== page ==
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[Successful treatment with anti-epileptic-drug of an 83-year-old man with musical hallucinosis].

Authors
Type
Published Article
Journal
Brain and nerve = Shinkei kenkyū no shinpo
Publication Date
Volume
66
Issue
5
Pages
599–603
Identifiers
PMID: 24807375
Source
Medline
License
Unknown

Abstract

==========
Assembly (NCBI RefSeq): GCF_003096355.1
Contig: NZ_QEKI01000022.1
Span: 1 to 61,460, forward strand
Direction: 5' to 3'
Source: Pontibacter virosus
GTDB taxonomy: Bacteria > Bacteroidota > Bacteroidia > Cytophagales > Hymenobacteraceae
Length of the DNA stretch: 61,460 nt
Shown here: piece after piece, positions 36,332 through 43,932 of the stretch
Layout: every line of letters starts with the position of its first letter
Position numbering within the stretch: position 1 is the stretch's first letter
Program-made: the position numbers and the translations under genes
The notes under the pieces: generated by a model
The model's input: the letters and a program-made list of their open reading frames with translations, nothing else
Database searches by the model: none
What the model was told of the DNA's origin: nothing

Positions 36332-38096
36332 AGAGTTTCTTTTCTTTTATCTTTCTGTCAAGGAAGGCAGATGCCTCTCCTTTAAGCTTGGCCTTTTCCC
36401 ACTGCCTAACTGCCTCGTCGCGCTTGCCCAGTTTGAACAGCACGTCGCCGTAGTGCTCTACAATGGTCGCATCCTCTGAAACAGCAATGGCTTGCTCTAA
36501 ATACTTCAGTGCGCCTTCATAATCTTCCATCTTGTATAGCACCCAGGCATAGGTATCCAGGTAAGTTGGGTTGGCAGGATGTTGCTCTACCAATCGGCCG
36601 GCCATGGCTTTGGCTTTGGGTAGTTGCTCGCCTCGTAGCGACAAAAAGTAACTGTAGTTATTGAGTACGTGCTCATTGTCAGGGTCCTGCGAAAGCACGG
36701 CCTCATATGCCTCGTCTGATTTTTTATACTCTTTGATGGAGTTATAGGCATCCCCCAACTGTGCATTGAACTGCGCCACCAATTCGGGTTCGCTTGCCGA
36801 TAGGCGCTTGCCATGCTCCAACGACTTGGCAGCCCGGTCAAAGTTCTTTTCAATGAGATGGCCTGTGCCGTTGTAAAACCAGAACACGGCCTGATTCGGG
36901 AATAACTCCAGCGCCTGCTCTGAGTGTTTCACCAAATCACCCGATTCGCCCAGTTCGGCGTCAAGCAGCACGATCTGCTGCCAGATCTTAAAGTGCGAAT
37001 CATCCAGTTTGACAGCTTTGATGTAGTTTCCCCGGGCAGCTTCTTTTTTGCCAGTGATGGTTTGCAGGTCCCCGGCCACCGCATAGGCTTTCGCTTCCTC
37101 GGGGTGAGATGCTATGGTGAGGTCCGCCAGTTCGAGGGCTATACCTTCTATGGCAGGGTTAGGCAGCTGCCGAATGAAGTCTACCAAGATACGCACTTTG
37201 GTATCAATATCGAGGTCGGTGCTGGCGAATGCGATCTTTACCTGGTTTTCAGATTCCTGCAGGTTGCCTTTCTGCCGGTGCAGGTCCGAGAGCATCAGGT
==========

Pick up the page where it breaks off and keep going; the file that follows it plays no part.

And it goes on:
An 83-year-old man with 3 years symptomatic hearing loss suddenly experienced musical hallucinosis. He heard children's songs, folk songs, military songs, and the Japanese national anthem for seven months every day. He sometime had paroxysmal nausea, dull headaches and depressive mood. On examination he had no psychosis or neurological symptoms except sensorineural hearing loss in both ears. MRI brain imaging and electroencephalography showed no significant abnormalities, however <sup>123</sup>I-IMP brain SPECT showed decreased activity in the right temporal lobe and increased activity in the left temporal and parietal lobes. Late phase <sup>123</sup>I-iomazenil brain SPECT showed decreased accumulation in the right temporal lobe compared to the early phase. This indicates right temporal lobe epilepsy. He was diagnosed with epilepsy because of paroxysmal nausea and headache and the laterality of <sup>123</sup>I-IMP brain SPECT and <sup>123</sup>I-iomazenil brain SPECT. The musical hallucinosis was much reduced by carbamazepine 200mg per day. Nine months after beginning carbamazepine we detected decreased activity in the right temporal lobe and increased activity in left temporal and parietal lobes was improved. We do not believe he had epileptogenic musical hallucinosis because his musical hallusinosis was neither paroxysmal nor lateral. We diagnosed auditory Charles Bonnet syndrome with onset 3 years after sensorineural hearing loss due to reversible epileptic like discharge in temporal and parietal lobes. There is no established treatment for musical hallucinosis, but anti-epileptic drugs may be of some help.

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